Change was necessary, and Cutcliffe didn't shy away from speaking bluntly.
“It was a difference in culture, attitude," Lewis said, "him bringing a swag in what he had from coaching in the SEC and bringing that to the ACC. We definitely saw the difference from day one when he got there. He used to stop the whole practice and tell us we were the fattest, slowest team he’s ever coached, and he was going to change that. No coach ever said that to us. From that day forward, I knew he was for real and there was going to be a difference around there in Duke football.”
Over Cutcliffe's first two seasons, Duke went 9-15, missing a bowl game in 2009 by losing its final four games to teams with a combined record of 33-19 (although one of those teams, North Carolina, later vacated its wins). The subsequent two seasons -- with Lewis and the rest of that senior class gone -- the team won three games each year.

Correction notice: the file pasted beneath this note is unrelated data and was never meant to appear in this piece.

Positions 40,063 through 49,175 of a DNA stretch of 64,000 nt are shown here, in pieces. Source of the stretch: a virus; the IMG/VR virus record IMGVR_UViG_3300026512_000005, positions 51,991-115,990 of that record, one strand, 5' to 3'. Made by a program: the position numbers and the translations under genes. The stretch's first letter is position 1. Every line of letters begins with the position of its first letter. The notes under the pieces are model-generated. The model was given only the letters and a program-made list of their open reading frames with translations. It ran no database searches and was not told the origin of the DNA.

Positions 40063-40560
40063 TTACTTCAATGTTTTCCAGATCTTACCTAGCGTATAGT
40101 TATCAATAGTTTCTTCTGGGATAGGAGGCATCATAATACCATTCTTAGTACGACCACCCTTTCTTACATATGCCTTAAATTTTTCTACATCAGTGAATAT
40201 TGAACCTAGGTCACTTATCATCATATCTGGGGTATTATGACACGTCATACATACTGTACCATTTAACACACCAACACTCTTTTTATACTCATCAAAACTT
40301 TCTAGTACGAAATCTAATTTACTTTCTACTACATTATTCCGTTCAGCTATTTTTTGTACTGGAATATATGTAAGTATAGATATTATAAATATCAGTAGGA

Even if it seemed as though things weren't getting better on the surface, Cutcliffe could sense real change. He maintained a patient philosophy, and it slowly began to pay off.
The 2012 squad beat Wake Forest for the first time in 13 tries. The Blue Devils held an early fourth-quarter lead over Cincinnati in the Belk Bowl before collapsing down the stretch. The loss hurt, but it didn't alter the course of Cutcliffe's vision, instead reinforcing the team was on the right track.
"As Duke cornerback Ross Cockrell said to me recently," Fox Sports Carolinas writer Lauren Brownlow said, "Cutcliffe is special because he sees things before they happen. He sees the way they're going to happen, and what it's going to take for them to happen precisely that way. The more the players saw it happening just as he said, the more they committed themselves to 'the process' and to Cutcliffe. Now, there's a whole different culture and set of expectations surrounding Duke football that the current graduating class helped build."